The other upside is that my paycheck would go up considerably and my cash inflow would be far in excess of anything I’ve ever experienced. Kinda like giving myself a 15% raise!

Sure, there’d be that tax issue that I mentioned, but let’s be real — I’m not raking in millions so the realized number would be insignificant over the span of an entire year.

That, and now that I’ve got a sizeable amount in savings, if my regular paycheck deductions don’t cover the difference on their own, I’m sure that I could swing it.

Besides, I just had a kid last month. Doesn’t that line me up for a sweet tax break or something? (Based on the mortgage interest lie, I’m not holding my breath on this either…)

In the end, the last two options are obviously the most attractive to me right now.

Based on a gut feeling, right this minute, I’m thinking that I’ll lower my 401k contribution to around 5% just to keep my foot in the door and pocket the rest to do with what I please. (Yep, accelerate the mortgage!)

Later tonight, I’ll play with that nifty paycheck calculator to see how things might fall…you know, a gut check of sorts…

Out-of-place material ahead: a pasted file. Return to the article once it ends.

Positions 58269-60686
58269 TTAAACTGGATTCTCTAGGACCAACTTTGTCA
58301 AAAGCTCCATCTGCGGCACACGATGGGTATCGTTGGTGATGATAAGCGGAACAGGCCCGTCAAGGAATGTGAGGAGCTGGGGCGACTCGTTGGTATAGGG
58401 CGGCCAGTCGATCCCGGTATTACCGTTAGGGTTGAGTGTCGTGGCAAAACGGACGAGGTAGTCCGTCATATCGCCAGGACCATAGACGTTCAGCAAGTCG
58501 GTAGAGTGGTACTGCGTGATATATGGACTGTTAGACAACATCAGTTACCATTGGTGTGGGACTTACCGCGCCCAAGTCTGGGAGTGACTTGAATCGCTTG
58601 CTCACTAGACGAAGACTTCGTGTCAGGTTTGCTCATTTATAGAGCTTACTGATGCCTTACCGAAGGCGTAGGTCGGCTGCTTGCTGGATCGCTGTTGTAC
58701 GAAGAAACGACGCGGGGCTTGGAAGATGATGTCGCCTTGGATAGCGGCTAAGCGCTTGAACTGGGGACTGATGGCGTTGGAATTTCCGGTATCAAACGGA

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While I don’t really have any complaints about John Hancock in general, I do have a problem with their website.

See, the website is supposed to benefit the customers and account holders — that’s its sole purpose!

So instead of waiting three months for an already outdated statement to arrive via snail mail, I can just log in and see what’s going on right NOW.

Round-the-clock service…

Really, that’s why most businesses have set up websites. On the web, they can serve their customers even when they’re not open! It’s pretty simple.

This is where the problem lies with John Hancock.

Their website is not open round-the-clock. Their website works, well, sorta like an online version of the often envied bankers’ hours.

That, my friends, is not convenient.

Can You Dig It?